Barristers call off walkout after legal aid cuts suspended
Criminal barristers are said to have called off their industrial strike regarding the legal aid payments proposed by the Government. A deal has been reached with the Ministry of Justice, one that agrees for the suspension of pay cuts until the next general election is complete.
The Ministry of Justice reported that it had agreed to defer a number of proposed savings until next summer when they will go under review. The MoJ also said that they are still intending to save £215m from the annual legal aid budget by 2018-19, but for now there won’t be any cuts until after the general election.
Regardless of the deal met between barristers and the MoJ, a planned two day walkout from solicitors and probation officers was still scheduled to take place as they found no difference with the MoJ. The two day walkout took place from the 31st March to 1st April.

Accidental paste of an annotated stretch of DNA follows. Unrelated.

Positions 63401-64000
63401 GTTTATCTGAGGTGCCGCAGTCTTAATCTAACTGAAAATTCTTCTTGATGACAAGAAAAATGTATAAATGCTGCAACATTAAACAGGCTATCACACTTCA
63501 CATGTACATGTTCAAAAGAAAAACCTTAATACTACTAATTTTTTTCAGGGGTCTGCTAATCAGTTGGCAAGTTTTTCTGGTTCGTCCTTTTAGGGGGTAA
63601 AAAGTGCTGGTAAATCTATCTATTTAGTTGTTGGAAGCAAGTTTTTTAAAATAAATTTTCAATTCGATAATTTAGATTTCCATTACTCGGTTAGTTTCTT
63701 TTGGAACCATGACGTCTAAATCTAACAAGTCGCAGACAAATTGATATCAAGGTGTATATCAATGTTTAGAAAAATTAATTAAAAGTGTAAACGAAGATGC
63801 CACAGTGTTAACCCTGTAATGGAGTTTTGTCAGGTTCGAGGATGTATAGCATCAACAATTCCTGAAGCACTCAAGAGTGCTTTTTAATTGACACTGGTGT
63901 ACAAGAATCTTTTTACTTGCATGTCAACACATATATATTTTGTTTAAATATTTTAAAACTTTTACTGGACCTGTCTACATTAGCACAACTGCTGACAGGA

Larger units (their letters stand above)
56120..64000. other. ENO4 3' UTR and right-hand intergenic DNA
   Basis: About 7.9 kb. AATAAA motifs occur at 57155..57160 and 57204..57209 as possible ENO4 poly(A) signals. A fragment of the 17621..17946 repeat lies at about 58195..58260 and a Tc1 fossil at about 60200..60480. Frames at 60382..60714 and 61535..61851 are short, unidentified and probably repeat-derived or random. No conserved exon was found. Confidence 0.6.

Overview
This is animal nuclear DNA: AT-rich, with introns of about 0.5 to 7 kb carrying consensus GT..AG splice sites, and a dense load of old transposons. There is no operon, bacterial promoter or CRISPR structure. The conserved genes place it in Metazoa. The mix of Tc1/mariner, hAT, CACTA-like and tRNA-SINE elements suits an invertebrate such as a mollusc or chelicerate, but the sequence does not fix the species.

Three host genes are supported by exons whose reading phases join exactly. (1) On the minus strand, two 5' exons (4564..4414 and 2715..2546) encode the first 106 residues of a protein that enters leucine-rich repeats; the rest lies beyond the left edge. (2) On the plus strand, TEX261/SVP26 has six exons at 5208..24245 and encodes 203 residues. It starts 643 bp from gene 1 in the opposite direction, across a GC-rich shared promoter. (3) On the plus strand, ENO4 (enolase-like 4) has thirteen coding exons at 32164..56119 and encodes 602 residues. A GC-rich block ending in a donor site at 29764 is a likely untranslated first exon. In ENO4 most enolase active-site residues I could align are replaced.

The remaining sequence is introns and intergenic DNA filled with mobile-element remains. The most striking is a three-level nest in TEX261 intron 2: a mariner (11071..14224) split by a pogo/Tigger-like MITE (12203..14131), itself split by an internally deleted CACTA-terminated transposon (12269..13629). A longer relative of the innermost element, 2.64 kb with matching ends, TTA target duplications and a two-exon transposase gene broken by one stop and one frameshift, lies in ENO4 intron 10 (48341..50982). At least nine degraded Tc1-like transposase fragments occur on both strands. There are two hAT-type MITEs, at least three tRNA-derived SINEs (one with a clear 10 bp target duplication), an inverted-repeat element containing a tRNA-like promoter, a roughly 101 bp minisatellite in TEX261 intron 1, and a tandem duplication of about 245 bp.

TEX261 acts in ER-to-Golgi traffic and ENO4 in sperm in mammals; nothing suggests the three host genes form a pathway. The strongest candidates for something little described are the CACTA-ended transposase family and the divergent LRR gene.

Meetings were held between Grayling, the Bar Council, who represents barristers in England and Wales respectively, along with the Criminal Bar Association (CBA) and the Law Society, whom represent solicitors in England and Wales also.
The scheduled review in 2015 is set to take into account reports from Sir Bill Jeffrey on advocacy, Sir Brian Leveson on streamlining the practices in court and a retired judge, Geoffrey Rivilin.
Barristers had previously started to boycott VHCCs as part of the industrial action. The Ministry of Justice and the criminal bar have now both agreed to continue negotiating over such complex fraud cases.
Criminal barristers joined alongside solicitors in two mass walkouts previously, one taking place in January and another earlier last month, something that disrupted cases in magistrates and crown courts across England and Wales.